Although my machine has worked well for two years, I don’t like the quality of the hardware or the poor response from the company about the issues I have had. I probably wouldn’t mind it if the quality of support offset the quality of the hardware. For example, if System76 actually stood behind their product and replied “Wow, our batteries should last more than 1.95 years. We’ll send you a replacement immediately,” I would recommend purchasing from the company. You do get a pretty beefy machine for relatively cheap. As a software engineer with multiple side projects and a 9 month old son, I don’t have time to continuously try to troubleshoot issues that I really shouldn’t be having with a quality piece of hardware.

My own resolution was to purchase a 13″ Macbook Pro. This machine has 8GB RAM and a 256GB SSD Hard Drive. I have been getting 8 or 9 hours of battery life, and that’s with the power-sucking Google Chrome open at all times. I became accustomed to the OS X environment while working at Expedia. Mac OS X is a UNIX certified OS, so I feel at home in the environment. The only issue I had with OS X when I first started working in the environment was the difference between COMMAND, OPTION, and CONTROL. This took a week or two to become habit. My wife also left her Sony VAIO for a Macbook Air last year and she loves it. You’d be hard-pressed to find a Linux distribution which allows for such a smooth computing experience for non-geeks.

I will be selling my System76 machine after backing up all important information. If you’re interested, let me know. You’d be getting a beefy machine and not taking along any of the annoyance of paying over $1000 for subpar customer support.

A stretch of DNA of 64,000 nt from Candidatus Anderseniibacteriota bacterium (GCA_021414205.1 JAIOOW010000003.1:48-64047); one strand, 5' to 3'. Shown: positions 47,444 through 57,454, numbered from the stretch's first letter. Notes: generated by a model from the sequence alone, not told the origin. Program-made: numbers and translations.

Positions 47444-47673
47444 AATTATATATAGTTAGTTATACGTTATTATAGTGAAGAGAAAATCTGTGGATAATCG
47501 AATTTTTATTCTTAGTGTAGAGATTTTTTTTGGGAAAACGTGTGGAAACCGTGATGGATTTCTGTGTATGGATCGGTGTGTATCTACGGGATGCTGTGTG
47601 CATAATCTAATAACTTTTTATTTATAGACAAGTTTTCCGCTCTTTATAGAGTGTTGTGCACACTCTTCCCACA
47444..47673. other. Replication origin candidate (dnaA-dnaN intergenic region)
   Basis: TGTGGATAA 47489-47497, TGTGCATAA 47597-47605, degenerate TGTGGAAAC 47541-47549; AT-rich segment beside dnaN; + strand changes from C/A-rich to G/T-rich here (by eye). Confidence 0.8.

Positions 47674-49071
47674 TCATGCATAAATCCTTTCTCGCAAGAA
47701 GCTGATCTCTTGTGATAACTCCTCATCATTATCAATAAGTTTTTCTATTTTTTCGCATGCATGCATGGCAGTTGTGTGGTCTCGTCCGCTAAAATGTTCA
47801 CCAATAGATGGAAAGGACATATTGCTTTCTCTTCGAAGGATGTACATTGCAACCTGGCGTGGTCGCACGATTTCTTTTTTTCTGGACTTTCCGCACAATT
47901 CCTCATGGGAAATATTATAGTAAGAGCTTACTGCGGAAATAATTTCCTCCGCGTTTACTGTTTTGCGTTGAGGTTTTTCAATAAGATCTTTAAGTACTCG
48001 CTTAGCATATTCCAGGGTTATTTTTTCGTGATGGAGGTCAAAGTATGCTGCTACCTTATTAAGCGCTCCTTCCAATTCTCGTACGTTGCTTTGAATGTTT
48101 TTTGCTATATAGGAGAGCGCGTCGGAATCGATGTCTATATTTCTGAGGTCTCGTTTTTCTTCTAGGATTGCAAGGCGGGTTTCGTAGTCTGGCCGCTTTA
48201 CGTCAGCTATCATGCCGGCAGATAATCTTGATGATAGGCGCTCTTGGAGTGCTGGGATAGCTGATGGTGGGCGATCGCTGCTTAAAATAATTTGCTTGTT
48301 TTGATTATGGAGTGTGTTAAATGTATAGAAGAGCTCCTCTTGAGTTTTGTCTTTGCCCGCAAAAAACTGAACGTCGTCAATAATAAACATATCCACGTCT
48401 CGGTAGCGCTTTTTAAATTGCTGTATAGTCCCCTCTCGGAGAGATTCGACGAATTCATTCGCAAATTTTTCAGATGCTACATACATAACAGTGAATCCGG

To answer the question “Are they worth it?”, I would have to say “It depends.” If you want a machine that would cost $2500-3000 elsewhere for around $1000, then yes it is definitely worth it. If you don’t mind replacing a battery after two years, then yes it’s worth it. If you’ve used Linux for a long time like I have and don’t mind spending an hour or two every time a ‘surprise’ surfaces, then yes it’s definitely worth it. If you’re like me and you have little free time, then you’ll want to open your machine and expect everything to work as expected with little or no interaction with customer support. In my case, it’s just not worth it to own a machine that requires so much maintenance. If this system was a car, I would sell it as a car that runs well and needs little or no work. That is, if you don’t work off battery you’d be all set.

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HostGator’s upgrade to PHP 5.4

Recently, HostGator sent around some emails saying they were forcing a PHP upgrade to 5.4 in the coming weeks. The steps provided by HostGator are basically:

  1. Login to CPanel
  2. Go to PHP Configuration
  3. Change from 5.2 to 5.4